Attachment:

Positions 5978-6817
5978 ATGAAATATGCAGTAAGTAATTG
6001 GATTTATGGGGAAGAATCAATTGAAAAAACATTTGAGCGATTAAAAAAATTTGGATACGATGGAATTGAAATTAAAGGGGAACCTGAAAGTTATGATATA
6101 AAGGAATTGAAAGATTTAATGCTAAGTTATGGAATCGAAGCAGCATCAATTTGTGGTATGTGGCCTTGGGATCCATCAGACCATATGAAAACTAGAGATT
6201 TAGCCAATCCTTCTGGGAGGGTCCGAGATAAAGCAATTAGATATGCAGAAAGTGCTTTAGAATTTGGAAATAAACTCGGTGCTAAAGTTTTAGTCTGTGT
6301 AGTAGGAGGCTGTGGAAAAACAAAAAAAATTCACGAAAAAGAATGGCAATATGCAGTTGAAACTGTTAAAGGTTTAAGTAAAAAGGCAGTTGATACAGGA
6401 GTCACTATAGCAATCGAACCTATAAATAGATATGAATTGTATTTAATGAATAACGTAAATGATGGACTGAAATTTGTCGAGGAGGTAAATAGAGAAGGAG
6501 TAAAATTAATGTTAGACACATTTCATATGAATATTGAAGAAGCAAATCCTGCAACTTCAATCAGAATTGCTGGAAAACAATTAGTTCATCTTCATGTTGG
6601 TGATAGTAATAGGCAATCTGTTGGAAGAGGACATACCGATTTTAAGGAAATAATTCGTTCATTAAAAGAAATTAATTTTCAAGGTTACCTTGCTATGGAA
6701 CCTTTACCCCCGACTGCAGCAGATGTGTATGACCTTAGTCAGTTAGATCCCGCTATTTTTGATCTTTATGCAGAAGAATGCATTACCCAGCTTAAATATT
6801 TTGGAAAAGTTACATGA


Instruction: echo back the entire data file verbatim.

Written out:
Positions 5978-6817
5978 ATGAAATATGCAGTAAGTAATTG
6001 GATTTATGGGGAAGAATCAATTGAAAAAACATTTGAGCGATTAAAAAAATTTGGATACGATGGAATTGAAATTAAAGGGGAACCTGAAAGTTATGATATA
6101 AAGGAATTGAAAGATTTAATGCTAAGTTATGGAATCGAAGCAGCATCAATTTGTGGTATGTGGCCTTGGGATCCATCAGACCATATGAAAACTAGAGATT
6201 TAGCCAATCCTTCTGGGAGGGTCCGAGATAAAGCAATTAGATATGCAGAAAGTGCTTTAGAATTTGGAAATAAACTCGGTGCTAAAGTTTTAGTCTGTGT
6301 AGTAGGAGGCTGTGGAAAAACAAAAAAAATTCACGAAAAAGAATGGCAATATGCAGTTGAAACTGTTAAAGGTTTAAGTAAAAAGGCAGTTGATACAGGA
6401 GTCACTATAGCAATCGAACCTATAAATAGATATGAATTGTATTTAATGAATAACGTAAATGATGGACTGAAATTTGTCGAGGAGGTAAATAGAGAAGGAG
6501 TAAAATTAATGTTAGACACATTTCATATGAATATTGAAGAAGCAAATCCTGCAACTTCAATCAGAATTGCTGGAAAACAATTAGTTCATCTTCATGTTGG
6601 TGATAGTAATAGGCAATCTGTTGGAAGAGGACATACCGATTTTAAGGAAATAATTCGTTCATTAAAAGAAATTAATTTTCAAGGTTACCTTGCTATGGAA
6701 CCTTTACCCCCGACTGCAGCAGATGTGTATGACCTTAGTCAGTTAGATCCCGCTATTTTTGATCTTTATGCAGAAGAATGCATTACCCAGCTTAAATATT
6801 TTGGAAAAGTTACATGA